Why is MTG rated 13+? (What Parents and New Players Need to Know)

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Why is MTG rated 13+?

If you know much about card games, you’ve probably heard of Magic: the Gathering.

It’s an incredibly popular game enjoyed by millions of people. We even have an article about why it has so many fans here. 

But on closer inspection, you’ll see that each box and pack says 13+ on it. So why is MTG rated 13+?

We’ll get to the bottom of this question for you, and explain factors that may contribute to its rating.

Here’s what you’ll find out:

  • The basics of Magic: the Gathering
  • Why MTG is rated 13+
  • Whether or not it’s really safe for children to play

What is Magic: the Gathering?

Laboratory Maniac

Magic: The Gathering - Laboratory Maniac - Ultimate Masters - Uncommon

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Before we continue, it’s important that you have an understanding of what MTG is if you don’t already know.

Magic: the Gathering is a strategic card game that was born in 1993. Since then, it has continued to expand with new sets of cards every year.

It requires two or more players. These players each have a total number of life points, and the objective of the game is to reduce your opponents’ points to 0.

There are countless ways you can do this. You can attack with fantastic creatures, cast offensive spells, or bypass the life total entirely with cards that have special win conditions stated on them.

An example of a card with a special win condition (also called a wincon) is Laboratory Maniac. There are many other cards with various conditions you have to meet before winning the game if you use them.

Why is MTG rated 13+?

When you hear a little about what MTG is, it sounds pretty harmless. And truthfully, it really can be.

But if that’s the case, why is it rated 13+?

There are a few reasons for the rating. Some of the reasons that could contribute to this rating are:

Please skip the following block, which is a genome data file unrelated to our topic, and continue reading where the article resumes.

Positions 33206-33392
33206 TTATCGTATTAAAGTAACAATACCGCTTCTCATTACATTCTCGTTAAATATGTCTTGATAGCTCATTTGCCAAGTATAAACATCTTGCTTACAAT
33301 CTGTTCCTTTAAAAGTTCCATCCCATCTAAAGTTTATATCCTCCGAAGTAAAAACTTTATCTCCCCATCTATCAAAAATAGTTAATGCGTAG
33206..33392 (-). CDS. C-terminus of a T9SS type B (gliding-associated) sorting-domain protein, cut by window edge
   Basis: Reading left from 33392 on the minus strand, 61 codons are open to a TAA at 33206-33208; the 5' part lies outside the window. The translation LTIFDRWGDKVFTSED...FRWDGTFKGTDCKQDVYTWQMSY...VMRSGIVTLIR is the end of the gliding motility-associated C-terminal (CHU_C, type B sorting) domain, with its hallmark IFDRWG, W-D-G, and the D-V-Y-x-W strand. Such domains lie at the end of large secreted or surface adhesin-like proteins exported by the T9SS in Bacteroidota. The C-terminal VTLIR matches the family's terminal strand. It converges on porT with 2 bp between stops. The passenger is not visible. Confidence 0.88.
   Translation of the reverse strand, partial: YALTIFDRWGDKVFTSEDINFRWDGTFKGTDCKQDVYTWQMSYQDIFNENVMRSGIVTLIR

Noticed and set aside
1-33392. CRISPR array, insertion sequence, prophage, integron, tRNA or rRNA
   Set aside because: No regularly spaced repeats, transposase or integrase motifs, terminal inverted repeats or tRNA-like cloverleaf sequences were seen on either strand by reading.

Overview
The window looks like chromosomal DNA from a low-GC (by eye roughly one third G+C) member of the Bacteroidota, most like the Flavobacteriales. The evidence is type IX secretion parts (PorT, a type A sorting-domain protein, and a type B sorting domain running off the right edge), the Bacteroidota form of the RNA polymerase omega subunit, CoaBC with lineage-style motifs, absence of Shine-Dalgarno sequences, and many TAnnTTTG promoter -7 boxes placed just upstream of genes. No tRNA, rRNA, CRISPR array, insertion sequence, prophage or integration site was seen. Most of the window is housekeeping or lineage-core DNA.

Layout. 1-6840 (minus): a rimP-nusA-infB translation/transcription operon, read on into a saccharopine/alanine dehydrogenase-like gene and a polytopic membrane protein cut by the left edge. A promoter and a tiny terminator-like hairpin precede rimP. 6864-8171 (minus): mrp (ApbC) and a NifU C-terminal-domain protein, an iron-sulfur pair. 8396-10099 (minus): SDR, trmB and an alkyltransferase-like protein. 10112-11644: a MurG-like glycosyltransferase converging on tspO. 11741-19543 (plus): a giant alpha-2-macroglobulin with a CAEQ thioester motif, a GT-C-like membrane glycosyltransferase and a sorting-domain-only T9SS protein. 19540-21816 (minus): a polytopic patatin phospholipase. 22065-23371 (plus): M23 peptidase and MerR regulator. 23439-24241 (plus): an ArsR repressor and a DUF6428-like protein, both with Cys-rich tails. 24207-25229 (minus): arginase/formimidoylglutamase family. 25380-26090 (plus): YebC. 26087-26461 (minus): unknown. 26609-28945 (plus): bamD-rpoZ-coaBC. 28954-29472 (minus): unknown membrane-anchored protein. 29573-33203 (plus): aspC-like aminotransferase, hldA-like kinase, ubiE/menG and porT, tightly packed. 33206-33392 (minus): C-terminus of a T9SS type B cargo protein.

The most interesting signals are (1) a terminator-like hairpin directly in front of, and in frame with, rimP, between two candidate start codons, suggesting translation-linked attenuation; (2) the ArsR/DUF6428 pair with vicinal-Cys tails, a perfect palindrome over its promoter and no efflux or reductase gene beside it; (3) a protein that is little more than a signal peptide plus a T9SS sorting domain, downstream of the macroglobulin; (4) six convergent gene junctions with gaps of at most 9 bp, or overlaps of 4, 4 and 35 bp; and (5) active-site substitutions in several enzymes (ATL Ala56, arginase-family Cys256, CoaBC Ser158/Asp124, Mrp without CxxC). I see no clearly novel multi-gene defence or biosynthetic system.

• Complex strategies
  • Adult-themed artwork
  • Older player base

Complex Strategies

As you can imagine, with tens of thousands of MTG cards available, there are equally as many ways to win games.

Strategies abound in this game. Many of them are potentially difficult for children to grasp, putting them on unequal footing against older and more experienced players.

Plus, these strategies get more and more complicated with every single set that comes out. New cards are released yearly, and those who don’t stay on top of the latest developments can get lost among the new strategies evolving constantly.

That’s not to say that there aren’t kids who can’t deal with the complexity of the game, because there are. However, as a whole, younger children may be overwhelmed or bored by the number of rules, strategies, and changes in the game.

Adult-Themed Artwork

Feast or Famine

Magic: the Gathering - Feast or Famine - Duel Decks: Izzet vs Golgari

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One of the things many fans love about MTG is the artwork on the cards.

The artwork is usually really high in quality. You’ll find breathtaking depictions of angels, dragons, landscapes, and more on these cards.

In some cases, fans love the artwork so much that they even have specific MTG artists they prefer over others.

Although the artwork is undoubtedly gorgeous, much of it contains themes that are better-suited for mature players. Some of these are suggestive in nature, violent, or maybe a little too horrifying for young children.

Older Player Base

Although there are quite a few younger players, MTG’s players tend to be adults.

This may be a reflection of the competitive scene, where adults dominate in tournaments. Or it may be simply because many of the fans who have been playing since the beginning would have to be older.

Regardless, the maturity of the other players might put younger ones a little out of their element.

That’s not to say that there aren’t potentially groups of younger players that children could associate with, though.

Can Kids play MTG?

We think there are reasons to support the rating of 13+.

Because it can be a difficult game to learn, the artwork has mature elements, and players as a whole tend to be older, it would be easier to introduce older children to it.

However, like with all things, there can certainly be exceptions. With a little monitoring and teaching, there’s no reason why a younger child couldn’t learn to play.

In fact, there are many kids who do play. In this case, it’s a matter of understanding what’s most appropriate for your child – and in the end, only you can determine that.

Interesting in introducing your kid to a card game, but feel like MTG might be a little too advanced right now? There are plenty of other options out there designed for children, such as Pokemon.